ASECS Board Member, Tita Chico (Prof, U of Maryland) will be delivering a talk on UB’s North Campus on Friday 3/6 at 11:00AM (Clemens 306) entitled “Robert Hooke’s Ant: Science, Scrutiny, and the Global 18th Century”
Robert Hooke’s Ant: Science, Scrutiny, and the Global 18th Century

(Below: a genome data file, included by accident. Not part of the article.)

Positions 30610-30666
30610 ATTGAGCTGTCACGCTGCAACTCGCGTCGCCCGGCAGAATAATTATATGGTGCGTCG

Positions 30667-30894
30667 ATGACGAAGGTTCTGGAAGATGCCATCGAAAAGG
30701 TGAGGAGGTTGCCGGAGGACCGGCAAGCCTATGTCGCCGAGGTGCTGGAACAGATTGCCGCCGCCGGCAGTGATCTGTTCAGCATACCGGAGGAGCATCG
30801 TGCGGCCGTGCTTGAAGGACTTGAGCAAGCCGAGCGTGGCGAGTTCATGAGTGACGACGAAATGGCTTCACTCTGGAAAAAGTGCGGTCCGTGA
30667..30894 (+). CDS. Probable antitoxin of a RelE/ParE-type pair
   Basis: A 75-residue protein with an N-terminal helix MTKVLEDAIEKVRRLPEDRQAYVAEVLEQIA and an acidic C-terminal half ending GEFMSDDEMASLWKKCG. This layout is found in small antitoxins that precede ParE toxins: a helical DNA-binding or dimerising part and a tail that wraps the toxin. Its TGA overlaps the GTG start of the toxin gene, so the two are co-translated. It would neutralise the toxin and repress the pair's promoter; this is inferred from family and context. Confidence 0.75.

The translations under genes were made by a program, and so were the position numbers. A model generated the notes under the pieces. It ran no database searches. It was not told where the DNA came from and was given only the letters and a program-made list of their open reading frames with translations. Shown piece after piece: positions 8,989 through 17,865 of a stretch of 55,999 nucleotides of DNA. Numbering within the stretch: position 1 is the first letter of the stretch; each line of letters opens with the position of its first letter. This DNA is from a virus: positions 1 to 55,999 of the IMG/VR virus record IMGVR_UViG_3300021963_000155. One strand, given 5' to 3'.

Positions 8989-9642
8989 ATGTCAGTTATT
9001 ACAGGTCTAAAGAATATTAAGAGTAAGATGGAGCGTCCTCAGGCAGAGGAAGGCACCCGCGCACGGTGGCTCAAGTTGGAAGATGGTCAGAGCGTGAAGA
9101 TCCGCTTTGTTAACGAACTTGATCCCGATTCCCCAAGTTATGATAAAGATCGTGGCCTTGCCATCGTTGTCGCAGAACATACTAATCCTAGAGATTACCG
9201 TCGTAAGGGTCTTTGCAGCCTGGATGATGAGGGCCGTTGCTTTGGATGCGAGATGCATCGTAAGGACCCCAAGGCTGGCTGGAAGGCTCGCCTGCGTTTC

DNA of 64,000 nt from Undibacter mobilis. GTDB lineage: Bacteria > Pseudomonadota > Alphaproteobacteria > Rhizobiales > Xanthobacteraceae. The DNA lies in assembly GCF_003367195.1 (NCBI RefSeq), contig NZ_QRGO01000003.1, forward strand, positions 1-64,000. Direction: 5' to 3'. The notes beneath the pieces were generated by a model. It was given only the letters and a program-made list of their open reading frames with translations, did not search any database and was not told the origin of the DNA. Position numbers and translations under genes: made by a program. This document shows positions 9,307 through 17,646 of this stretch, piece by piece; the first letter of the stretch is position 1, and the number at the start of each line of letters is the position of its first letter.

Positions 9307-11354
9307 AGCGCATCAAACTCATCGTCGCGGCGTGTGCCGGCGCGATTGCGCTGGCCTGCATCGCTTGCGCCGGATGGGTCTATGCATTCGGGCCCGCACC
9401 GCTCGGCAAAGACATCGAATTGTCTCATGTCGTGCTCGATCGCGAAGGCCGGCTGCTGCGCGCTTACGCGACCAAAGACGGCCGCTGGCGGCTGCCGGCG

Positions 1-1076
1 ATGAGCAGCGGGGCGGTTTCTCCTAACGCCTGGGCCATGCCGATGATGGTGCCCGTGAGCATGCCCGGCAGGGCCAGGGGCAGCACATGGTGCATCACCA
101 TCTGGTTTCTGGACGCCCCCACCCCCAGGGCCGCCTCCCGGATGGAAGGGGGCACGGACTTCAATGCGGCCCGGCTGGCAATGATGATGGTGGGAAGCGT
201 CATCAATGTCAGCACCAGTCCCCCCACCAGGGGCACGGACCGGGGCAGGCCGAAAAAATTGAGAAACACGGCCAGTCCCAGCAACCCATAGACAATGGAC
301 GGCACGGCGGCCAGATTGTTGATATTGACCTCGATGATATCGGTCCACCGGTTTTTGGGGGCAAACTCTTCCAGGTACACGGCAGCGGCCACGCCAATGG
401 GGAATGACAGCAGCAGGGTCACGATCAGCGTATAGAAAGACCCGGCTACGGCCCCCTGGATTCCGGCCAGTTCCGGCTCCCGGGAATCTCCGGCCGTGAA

Scrutiny is a process that may be imagined to lead to irrefutable conclusions and that also activates notions about the efficacy of ocular observation, the process of knowledge acquisition, and the status of small things. Yet if we turn to microscopy in the long eighteenth century, we see that scrutiny may promise such effects, but is likewise a technology that increases, rather than narrows, in scope. Robert Hooke’s Micrographia: or Some Physiological Descriptions of Minute Bodies Made by Magnifying Glasses imagines the protocols of scrutiny as productive and irrefutable. However, Hooke’s Observation 44, “Of an Ant or Pismire,” reveals the ontologically destabilizing effects of scrutiny, yielding in this instance the associative and imperial qualities of natural philosophical observation. Hooke’s ant is an insect that resists microscopy’s scrutiny. It is also a specimen that reveals the ant as a powerful figure of racialized otherness and discrimination, detouring through a colonialist account of Barbardos. Subject to scientific scrutiny, Hooke’s ant not only crawls about the microscope slide and refuses to be seen properly, but also evokes the British slave economy, revealing that while scrutiny might well be a technology of ocular classification, it likewise contains within it the potential to reveal the fundamental incoherence and inequities of those same distinctions.